We’d be remiss if we didn’t broach the subject of a more serious and concerning side of eating and nutrition, especially within the running sphere during Food Week. You probably know someone or at least know someone who knows someone that has been affected by an eating disorder in some way. If you don’t, maybe you do without realizing it. While eating disorders are extremely prevalent in the running world, they’re stigmatized, swept under the rug and rarely talked about. I remember a few teammates of mine having private meetings with our coach, then a nutritionist and then going to special sessions in the weight room just for them. It wasn’t openly discussed what was going on, why they were being separated from the rest of the team. But I knew. We all knew. Eating disorders don’t arrive out of thin air. Eating habits can slide from healthy to hyper-healthy to disordered, quickly. It’s a slope that I think almost every serious runner has toed at some point in their career.
This is how it can happen:
In the swing of some good training momentum, you’re feeling great–superhuman even–and you want to sustain that by avoiding injury. So you decide to be smart. You make a concerted effort to supplement your increased fitness with vitamin-rich meals; lots of salads and vegetables. Things with calcium and iron, so your body can continue to kick ass. And then because you’re becoming conscious of putting good food into your body to help recover and fuel, it feels natural to start cutting out the things that aren’t as healthy. You stop picking up that handful of mouthwatering snickerdoodle cookies on your way out of the dining hall. Goodbye to nighttime trips to Dairy Queen. So long gas station bag of Doritos. And yes, if you’re training at a high level, cutting Doritos out is honestly probably for the best. I’m not a dietician, but I’m confident you can’t fortify bones or rebuild muscle with anything as artificially orange as Doritos.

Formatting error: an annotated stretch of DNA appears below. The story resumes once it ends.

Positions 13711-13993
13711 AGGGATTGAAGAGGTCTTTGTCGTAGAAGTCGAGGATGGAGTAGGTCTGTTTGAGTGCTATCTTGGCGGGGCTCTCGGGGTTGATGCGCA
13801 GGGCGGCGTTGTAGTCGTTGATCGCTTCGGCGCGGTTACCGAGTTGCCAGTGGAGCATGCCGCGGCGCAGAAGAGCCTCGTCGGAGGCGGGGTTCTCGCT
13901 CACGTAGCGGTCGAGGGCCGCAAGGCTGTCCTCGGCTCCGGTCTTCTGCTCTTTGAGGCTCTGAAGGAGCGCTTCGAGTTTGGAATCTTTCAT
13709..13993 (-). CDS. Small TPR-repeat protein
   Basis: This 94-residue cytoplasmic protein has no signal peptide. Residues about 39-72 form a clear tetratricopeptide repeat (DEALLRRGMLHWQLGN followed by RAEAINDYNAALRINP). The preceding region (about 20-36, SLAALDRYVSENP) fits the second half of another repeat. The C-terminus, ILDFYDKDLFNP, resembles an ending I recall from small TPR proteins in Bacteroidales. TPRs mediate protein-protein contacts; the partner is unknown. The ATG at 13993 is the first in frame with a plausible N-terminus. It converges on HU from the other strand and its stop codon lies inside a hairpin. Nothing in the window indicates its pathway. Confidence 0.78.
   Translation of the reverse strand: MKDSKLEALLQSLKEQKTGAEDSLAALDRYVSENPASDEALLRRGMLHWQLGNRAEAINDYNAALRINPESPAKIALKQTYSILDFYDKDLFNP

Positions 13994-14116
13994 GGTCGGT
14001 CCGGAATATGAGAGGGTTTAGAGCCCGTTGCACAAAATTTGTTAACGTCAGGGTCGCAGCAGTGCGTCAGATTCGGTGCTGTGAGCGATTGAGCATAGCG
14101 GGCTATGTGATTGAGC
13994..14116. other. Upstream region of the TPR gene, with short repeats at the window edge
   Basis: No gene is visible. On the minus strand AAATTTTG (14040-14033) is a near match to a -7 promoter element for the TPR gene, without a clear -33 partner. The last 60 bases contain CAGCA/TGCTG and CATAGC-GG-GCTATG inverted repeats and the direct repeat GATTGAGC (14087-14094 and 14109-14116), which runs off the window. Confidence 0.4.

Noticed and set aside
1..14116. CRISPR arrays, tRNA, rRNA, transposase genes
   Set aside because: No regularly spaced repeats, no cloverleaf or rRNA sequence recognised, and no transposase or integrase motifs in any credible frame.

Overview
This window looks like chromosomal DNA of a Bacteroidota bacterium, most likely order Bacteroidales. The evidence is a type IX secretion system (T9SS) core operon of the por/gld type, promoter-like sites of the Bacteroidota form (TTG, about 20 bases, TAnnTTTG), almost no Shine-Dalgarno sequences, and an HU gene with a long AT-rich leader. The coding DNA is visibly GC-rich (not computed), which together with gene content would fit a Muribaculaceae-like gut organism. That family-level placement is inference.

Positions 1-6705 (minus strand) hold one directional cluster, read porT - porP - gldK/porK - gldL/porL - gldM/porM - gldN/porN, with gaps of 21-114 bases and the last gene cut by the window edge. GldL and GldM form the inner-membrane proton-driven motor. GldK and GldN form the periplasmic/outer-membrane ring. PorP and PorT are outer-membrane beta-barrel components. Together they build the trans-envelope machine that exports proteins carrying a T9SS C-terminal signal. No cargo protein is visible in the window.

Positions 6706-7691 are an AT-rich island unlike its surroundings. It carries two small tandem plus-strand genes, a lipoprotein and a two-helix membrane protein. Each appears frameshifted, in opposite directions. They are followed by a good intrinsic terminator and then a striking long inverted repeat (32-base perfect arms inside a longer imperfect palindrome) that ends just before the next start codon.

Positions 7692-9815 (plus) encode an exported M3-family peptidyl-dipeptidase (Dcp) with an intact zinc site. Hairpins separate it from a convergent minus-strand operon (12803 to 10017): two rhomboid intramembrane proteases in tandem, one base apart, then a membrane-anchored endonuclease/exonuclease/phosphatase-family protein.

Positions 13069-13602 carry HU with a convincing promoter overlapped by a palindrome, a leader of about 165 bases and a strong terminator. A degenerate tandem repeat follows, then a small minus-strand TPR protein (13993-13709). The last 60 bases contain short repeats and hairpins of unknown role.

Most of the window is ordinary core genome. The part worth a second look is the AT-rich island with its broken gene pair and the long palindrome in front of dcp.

The heart of the problem is that sometimes it doesn’t stop with Doritos. Next, you might stop eating anything with fat, even good, healthy fats, like avocados or nut butters. Maybe then you cut out refined carbs. Slowly, you start to restrict the amount you eat of any and all foods. You allow yourself to feel hungry throughout the day. Actually, you strive for that.
Runners can become obsessive. By nature, competitive runners are always pushing at the boundaries of getting faster, going longer, harder, doing more reps, constantly improving. So it’s not difficult to imagine some of that mentality to leak over into an athlete’s approach to eating. The sport is already so centered around numbers–how many miles can you run, how fast can you run those miles, how fast can you run your workout intervals, what are your PRs, how light can your shoes/spikes be–that it easily translates into questions about number of pounds, and how light you can be for “racing weight”– an irrational concept that promotes the idea that you should be lighter to race better and/or faster.
This is part of why it happens:
To complicate matters, there’s the fact that as you restrict what you eat and lose weight, you might actually feel fitter, or even become faster. For a little. It’s something that Michigan State runner Rachele Schulist addressed in her public, personal post about her own experience with an eating disorder during her running career. A Runner’s World article about her story describes how, as the number on the scale fell for Rachel, “so did her race times. ‘It does work–for a little while,’ [Rachele] said. ‘That’s the worst part about it.’ On paper, that year was a breakthrough one.”
Because of this, distance runners are especially vulnerable to eating disorders. The comprehensive site on eating disorders, Eating Disorder Hope states that, “research has shown that both female and male athletes are at greatest risk for developing an eating disorder in sports where leanness confers a competitive advantage, such as long distance running.”
This is what it’s like when it happens:
It’s a scary thing. It’s an obsession, a compulsion and an addiction that can take over a person’s mind and take over that person in general. One of the best things I’ve read about eating disorders was a blog post by Phoebe Wright and it explains the same spiral I describe above with, “[An eating disorder] starts off as a nutrition goal. It makes the person feel good. It provides immediate results, and it is easy to correlate these results to the food. It hooks them in by appearing to be beneficial.”